|Institution:||University of Oslo|
|Full text PDF:||http://urn.nb.no/URN:NBN:no-26651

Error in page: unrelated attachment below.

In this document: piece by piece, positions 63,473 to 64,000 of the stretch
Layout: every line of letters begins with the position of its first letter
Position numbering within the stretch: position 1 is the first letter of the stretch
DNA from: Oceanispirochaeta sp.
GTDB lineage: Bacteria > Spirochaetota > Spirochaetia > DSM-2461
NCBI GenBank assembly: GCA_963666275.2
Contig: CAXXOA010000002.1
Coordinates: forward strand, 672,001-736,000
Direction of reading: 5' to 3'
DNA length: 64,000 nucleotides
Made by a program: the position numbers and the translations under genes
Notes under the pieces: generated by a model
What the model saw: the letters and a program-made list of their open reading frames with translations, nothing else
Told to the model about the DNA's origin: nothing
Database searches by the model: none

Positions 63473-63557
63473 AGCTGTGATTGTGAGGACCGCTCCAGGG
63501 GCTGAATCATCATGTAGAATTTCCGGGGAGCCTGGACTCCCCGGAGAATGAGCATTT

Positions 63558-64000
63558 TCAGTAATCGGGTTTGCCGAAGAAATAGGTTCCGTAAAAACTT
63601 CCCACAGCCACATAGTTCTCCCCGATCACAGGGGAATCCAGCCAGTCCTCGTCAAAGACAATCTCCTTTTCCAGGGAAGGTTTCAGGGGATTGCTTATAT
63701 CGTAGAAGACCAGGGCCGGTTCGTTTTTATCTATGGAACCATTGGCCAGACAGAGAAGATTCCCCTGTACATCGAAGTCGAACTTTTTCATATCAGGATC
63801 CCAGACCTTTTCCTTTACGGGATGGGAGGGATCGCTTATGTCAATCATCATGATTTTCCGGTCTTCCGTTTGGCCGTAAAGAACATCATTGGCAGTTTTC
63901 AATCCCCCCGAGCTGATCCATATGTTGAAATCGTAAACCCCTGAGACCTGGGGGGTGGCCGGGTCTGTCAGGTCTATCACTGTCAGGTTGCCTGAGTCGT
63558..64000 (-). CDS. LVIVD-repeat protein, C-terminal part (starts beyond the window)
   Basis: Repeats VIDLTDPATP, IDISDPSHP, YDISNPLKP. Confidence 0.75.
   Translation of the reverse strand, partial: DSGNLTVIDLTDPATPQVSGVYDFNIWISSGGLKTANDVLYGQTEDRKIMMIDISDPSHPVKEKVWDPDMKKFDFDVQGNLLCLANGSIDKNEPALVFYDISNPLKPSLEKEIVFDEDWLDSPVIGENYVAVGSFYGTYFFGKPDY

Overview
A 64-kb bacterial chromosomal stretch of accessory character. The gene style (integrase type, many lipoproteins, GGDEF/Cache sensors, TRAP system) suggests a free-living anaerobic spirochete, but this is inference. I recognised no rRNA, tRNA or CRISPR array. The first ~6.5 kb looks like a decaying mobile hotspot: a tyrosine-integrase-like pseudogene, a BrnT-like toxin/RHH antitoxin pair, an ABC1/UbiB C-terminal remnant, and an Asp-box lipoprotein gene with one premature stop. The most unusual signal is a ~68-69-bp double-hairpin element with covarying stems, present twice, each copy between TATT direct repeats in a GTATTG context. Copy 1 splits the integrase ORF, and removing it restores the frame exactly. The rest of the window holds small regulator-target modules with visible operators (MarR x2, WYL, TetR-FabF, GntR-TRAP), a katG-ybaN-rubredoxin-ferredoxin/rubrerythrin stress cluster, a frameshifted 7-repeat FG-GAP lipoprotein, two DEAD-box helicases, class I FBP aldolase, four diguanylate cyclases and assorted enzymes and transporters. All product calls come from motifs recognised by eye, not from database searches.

Biological weapons is the aggressive use of organisms or toxins, also known as biological warfare agents. These weapons are invisible, odorless, tasteless and can be spread without a sound, making it difficult to detect an attack. Early warning systems based on environmental standoff detection of biological warfare agents using lidar technology require real-time signal processing, challenging the systems efficiency in terms of both computational complexity and classification accuracy. Hence, optimal feature extraction and feature selection is essential in forming a stable and efficient classification system. Optimization of signal processing with a high degree of freedom, meaning the possibilities of processing the signals are relatively unrestricted, implies high-dimensional solutions and consequently a large search space. Moreover, there is no linearity between the selection variable space of the solutions and the objective function. Thus, many classical optimization methods will be unsuitable for the task. The objective of this thesis has been employing genetic algorithms in the search for optimal features for classification of biological warfare agents. The flexibility of evolutionary algorithms enables simultaneous optimization of more than one objective function, making it possible to optimize both classification accuracy and computational complexity combinatorially. The algorithms outperform benchmark methods like Support Vector Machines, Fisher Linear Discriminant, Principal Component Analysis, Sequential Forward Feature Selection and Random Search, with significantly improved classification accuracy compared to the best classical method. The results also give valuable information related to the design of instruments and detection systems, giving new insight to signal processing.